Nothing is better than a clean, happy puppy. But how does one get such a pet? Most puppies are notorious for wriggling and shaking water all over the place during a bath. Other young dogs might be terrified of water and confused about what, exactly, you’re trying to force on them.
How can you possibly wash mud and grime off your pup when he’s constantly trying to get away? How are you even going to get him into the bath when he starts shaking and whining every time you bring him near the water? Here are a few tips to make the bathing experience a little easier on you and your puppy.
Take a Walk Before Bathing
Puppies have a seemingly endless amount of energy, but it tends to come in spurts. One moment, they’ll be racing around the house. The next moment, you’ll find them passed out behind the couch. Depending on your puppy’s age, she might need multiple walks a day, or just one long one to make sure she’s getting the proper amount of exercise.
You can use this activity to your advantage–to make bath time easier. Take your puppy for a walk before you run the bath. This will give her a chance to expel some energy and dive into any dirt piles before you get her all clean. Plus, nothing is worse than having to take a just washed puppy outside to potty only minutes after her bath has concluded. Once she’s tired herself out a little, you may find that she’s a lot less wiggly when it comes time to wash the muck and grime off.
Brush Your Puppy Beforehand
It might seem unnecessary to brush your dog before giving him a bath, as opposed to after, but you’d be surprised how much easier this pre-bath grooming can make the entire process. Taking a few minutes to run a brush through your dog’s coat can mean the difference between an easy, uneventful bath and a bath filled with loose dog hair! Additionally, brushing will help remove any knots and tangles that a bath might make worse.
Depending on the breed of your puppy, you may only need to bathe him about once every three months. But you should still be brushing him once a week–more if he has long fur. Taking care of your furry friend’s coat in between baths will make your life a lot easier, and your puppy much more likely to go along with bathing when it doesn’t include tugging at painful mats.
Make Bath Time a Fun Time
How would you feel if someone picked you up and unceremoniously dumped you into a tub (or sink) full of water? Probably not very happy. If you’re having trouble bathing your dog, take a step back and examine her behavior for some clues. Is she whining or shaking? Barking at the water? Doing everything possible to get away from it? Your puppy might be scared!
Depending on your puppy’s breed and personality, she may never turn into the kind of dog that you can’t keep out of the water. But you can make bath time much more tolerable for the both of you by familiarizing her with the practice and showing her she doesn’t need to be afraid. Keep your furry friend calm during the bathing process by petting her and reassuring her verbally. Give her some time to get accustomed to the water and sink or tub before you suddenly start scrubbing her.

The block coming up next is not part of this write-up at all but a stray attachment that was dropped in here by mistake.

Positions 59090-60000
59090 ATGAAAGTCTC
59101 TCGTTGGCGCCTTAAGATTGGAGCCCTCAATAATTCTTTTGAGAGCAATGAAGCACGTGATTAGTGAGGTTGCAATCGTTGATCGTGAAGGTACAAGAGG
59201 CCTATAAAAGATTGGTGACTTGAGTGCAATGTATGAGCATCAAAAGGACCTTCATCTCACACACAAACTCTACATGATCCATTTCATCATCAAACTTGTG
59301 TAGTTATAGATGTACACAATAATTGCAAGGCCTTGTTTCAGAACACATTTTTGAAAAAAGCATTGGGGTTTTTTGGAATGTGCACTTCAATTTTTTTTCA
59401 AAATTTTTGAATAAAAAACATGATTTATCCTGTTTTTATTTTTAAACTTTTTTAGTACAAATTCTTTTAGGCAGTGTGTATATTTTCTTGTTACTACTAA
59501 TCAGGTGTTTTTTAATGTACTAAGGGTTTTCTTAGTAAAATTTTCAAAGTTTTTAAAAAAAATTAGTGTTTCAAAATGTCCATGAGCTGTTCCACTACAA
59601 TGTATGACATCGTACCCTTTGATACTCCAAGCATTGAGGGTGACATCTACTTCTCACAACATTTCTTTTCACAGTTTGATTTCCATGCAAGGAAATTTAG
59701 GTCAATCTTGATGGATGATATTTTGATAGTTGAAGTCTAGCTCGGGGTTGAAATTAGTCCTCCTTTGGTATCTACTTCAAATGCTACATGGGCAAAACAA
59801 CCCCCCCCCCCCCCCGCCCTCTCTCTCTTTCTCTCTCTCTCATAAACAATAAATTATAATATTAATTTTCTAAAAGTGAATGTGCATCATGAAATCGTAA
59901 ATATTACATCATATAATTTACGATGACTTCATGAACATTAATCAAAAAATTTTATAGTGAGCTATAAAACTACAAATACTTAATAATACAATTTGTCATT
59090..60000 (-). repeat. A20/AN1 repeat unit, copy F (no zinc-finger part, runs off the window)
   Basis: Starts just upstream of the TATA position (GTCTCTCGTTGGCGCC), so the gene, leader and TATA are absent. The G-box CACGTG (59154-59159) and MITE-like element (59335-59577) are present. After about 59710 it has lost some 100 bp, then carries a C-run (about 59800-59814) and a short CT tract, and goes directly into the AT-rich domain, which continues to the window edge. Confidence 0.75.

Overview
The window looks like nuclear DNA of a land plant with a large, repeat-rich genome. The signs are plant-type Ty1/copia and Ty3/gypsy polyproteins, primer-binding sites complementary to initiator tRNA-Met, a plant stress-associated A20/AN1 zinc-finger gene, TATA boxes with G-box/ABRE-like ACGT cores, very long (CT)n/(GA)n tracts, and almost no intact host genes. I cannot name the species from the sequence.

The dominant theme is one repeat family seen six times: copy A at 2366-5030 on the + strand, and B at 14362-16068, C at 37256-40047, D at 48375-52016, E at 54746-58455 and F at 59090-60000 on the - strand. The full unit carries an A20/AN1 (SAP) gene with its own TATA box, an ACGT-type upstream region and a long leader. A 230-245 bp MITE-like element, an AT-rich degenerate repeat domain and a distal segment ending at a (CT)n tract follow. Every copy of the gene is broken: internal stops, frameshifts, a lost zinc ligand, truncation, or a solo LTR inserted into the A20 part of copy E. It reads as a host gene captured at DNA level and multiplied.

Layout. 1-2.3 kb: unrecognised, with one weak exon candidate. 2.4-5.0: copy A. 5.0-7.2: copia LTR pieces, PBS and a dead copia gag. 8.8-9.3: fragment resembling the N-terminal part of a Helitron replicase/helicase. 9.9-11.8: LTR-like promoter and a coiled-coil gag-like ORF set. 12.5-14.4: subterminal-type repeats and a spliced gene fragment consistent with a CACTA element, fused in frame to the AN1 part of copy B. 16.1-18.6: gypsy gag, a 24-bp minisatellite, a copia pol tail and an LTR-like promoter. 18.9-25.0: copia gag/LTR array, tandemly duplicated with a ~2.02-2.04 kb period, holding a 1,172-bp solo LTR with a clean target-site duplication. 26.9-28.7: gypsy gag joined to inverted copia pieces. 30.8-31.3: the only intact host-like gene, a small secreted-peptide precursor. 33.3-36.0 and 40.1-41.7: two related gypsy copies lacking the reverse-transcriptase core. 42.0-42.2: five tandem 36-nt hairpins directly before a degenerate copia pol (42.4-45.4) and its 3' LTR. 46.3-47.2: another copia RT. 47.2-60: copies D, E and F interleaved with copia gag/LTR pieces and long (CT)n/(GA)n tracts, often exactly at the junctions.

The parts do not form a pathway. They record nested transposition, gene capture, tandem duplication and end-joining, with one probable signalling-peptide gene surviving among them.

If you have a puppy that gets incredibly anxious and agitated despite your efforts to keep him calm, you may need to back things up a step. Let your dog explore the bathing area without all the water and shampoo. While it may feel a little silly to watch him investigate an empty kiddie pool or dry sink, just having him in the area can do wonders for his comfort levels. Introduce the water and other parts of the bath slowly, with plenty of treats and reassuring pats in between to let him know he’s doing a good job.
Use the Right Kind of Soap
You might love your mango and papaya-scented shampoo, but chances are that your puppy won’t. While shampoos made for people aren’t necessarily toxic to dogs, they might include fragrances or chemicals that can irritate your dog’s skin, and the last thing you want is for a bath to make things more uncomfortable for your pup.
Instead of reaching for your personal hair care products, choose a shampoo specially formulated for dogs. If you’re not sure what product you should be using, you can get an expert’s opinion. It’s always a good idea to check with your vet to find out what kind of shampoo is best for your dog, particularly when you’re just beginning to bathe your new puppy. Your vet can recommend a good brand of shampoo. He or she can also check your dog for any skin problems or sensitivities that might require a special shampoo.
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It’s never too early to think about how you’re going to ensure your dog lives a long, healthy, happy life. At Wapiti Labs, we’re dedicated to your pets’ health. Our supplements utilize natural ingredients such as elk velvet antler to support a variety of functions in your dog, from strength to flexibility.
Even perfectly healthy pups can benefit from a little extra boost. Whether you’re looking to promote your puppy’s healthy development or get better informed on what your dog will need as he enters old age, we have the supplement that’s right for your pup. Contact us today to find out more about our natural products and how they can help your puppy live a happy, energetic life.
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